Maintaining the Role of Humans in the Forecast Process: Analyzing the Psyche of Expert Forecasters

View More View Less
© Get Permissions
Full access

The Second Forum on the Future Role of the Human in the Forecast Process occurred on 2–3 August 2005 at the American Meteorological Society's Weather Analysis and Forecasting Conference in Washington, D.C. The forum consisted of three sessions. This paper discusses the second session, featuring three presentations on the cognitive and psychological aspects of expert weather forecasters. The first presentation discussed the learning gap between students (goal seekers) and teachers (knowledge seekers)—a similar gap exists between forecasters and researchers. In order to most effectively train students or forecasters, teachers must be able to teach across this gap using some methods described within. The second presentation discussed the heuristics involved in weather forecasting and decision making under time constraints and uncertainty. The final presentation classified the spectrum of forecasters from intuitive scientists to the disengaged. How information technology can best be adapted so as not to inhibit intuitive scientists from their mental modeling of weather scenarios is described. Forecasters must continuously refine their skills through education and training, and be aware of the heuristic contributions to the forecast process, to maintain expertise and have the best chance of ensuring a dynamic role in the future forecast process.

NOAA/National Weather Service, Wakefield, Virginia (Current affiliation: National Weather Service, Albany, New York)

Cooperative Institute for Mesoscale Meteorological Studies, University of Oklahoma, and NOAA/National Severe Storms Laboratory, Norman, Oklahoma (Current affiliation: Division of Atmospheric Sciences, Department of Physical Sciences, University of Helsinki, and Finnish Meteorological Institute, Helsinki, Finland)

Klein Associates Division of Applied Research Associates, Fairborn, Ohio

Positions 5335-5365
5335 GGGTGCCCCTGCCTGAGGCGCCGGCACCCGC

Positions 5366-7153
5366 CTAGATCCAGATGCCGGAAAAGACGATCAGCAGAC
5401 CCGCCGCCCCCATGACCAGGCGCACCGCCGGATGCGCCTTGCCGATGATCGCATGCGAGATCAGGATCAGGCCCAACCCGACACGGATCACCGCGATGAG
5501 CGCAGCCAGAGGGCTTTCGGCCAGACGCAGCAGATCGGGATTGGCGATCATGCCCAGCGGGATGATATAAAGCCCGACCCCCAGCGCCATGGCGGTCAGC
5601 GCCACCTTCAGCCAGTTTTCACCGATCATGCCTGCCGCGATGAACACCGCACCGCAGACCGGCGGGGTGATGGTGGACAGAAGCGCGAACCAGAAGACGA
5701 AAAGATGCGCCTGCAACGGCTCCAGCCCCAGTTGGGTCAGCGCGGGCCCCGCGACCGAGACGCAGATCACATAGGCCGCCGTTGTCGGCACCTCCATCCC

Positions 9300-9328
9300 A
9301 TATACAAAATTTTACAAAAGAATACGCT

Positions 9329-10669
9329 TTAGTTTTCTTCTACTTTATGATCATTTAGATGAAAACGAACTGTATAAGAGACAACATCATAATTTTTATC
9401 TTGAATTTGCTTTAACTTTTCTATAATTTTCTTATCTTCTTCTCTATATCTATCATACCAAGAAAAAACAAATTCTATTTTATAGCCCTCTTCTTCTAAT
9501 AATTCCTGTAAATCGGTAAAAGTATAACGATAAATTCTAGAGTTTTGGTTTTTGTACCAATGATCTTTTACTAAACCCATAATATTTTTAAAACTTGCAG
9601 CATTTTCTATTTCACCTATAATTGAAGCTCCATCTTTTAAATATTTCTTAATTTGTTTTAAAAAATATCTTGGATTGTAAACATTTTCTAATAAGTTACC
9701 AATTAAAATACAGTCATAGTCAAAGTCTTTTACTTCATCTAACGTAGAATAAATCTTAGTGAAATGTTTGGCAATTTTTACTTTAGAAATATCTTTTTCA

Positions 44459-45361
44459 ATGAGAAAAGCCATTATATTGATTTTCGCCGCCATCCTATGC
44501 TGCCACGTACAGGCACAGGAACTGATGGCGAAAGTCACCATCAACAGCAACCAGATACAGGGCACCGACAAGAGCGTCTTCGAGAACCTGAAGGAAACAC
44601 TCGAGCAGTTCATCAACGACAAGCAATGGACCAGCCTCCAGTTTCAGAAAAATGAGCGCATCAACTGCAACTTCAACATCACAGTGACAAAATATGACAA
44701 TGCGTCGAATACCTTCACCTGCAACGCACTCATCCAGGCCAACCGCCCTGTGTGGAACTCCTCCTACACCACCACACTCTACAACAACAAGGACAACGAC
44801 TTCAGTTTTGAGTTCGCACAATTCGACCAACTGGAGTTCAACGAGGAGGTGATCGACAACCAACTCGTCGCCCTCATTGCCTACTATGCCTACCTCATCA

CORRESPONDING AUTHOR: Neil A. Stuart, National Weather Service, 251 Fuller Road, Suite B300, Albany, NY 12203, E-mail: Neil.Stuart@noaa.gov

The Second Forum on the Future Role of the Human in the Forecast Process occurred on 2–3 August 2005 at the American Meteorological Society's Weather Analysis and Forecasting Conference in Washington, D.C. The forum consisted of three sessions. This paper discusses the second session, featuring three presentations on the cognitive and psychological aspects of expert weather forecasters. The first presentation discussed the learning gap between students (goal seekers) and teachers (knowledge seekers)—a similar gap exists between forecasters and researchers. In order to most effectively train students or forecasters, teachers must be able to teach across this gap using some methods described within. The second presentation discussed the heuristics involved in weather forecasting and decision making under time constraints and uncertainty. The final presentation classified the spectrum of forecasters from intuitive scientists to the disengaged. How information technology can best be adapted so as not to inhibit intuitive scientists from their mental modeling of weather scenarios is described. Forecasters must continuously refine their skills through education and training, and be aware of the heuristic contributions to the forecast process, to maintain expertise and have the best chance of ensuring a dynamic role in the future forecast process.

NOAA/National Weather Service, Wakefield, Virginia (Current affiliation: National Weather Service, Albany, New York)

Cooperative Institute for Mesoscale Meteorological Studies, University of Oklahoma, and NOAA/National Severe Storms Laboratory, Norman, Oklahoma (Current affiliation: Division of Atmospheric Sciences, Department of Physical Sciences, University of Helsinki, and Finnish Meteorological Institute, Helsinki, Finland)

Klein Associates Division of Applied Research Associates, Fairborn, Ohio

CORRESPONDING AUTHOR: Neil A. Stuart, National Weather Service, 251 Fuller Road, Suite B300, Albany, NY 12203, E-mail: Neil.Stuart@noaa.gov
Save